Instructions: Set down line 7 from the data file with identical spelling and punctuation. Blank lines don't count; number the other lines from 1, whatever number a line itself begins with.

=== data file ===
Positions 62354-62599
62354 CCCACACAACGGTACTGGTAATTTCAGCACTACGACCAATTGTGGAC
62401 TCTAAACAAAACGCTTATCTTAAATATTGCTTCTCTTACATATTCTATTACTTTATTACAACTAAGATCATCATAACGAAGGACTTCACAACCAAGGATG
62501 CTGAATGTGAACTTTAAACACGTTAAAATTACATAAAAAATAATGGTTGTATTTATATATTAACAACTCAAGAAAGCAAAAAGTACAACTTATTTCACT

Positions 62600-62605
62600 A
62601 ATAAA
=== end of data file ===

62601 ATAAA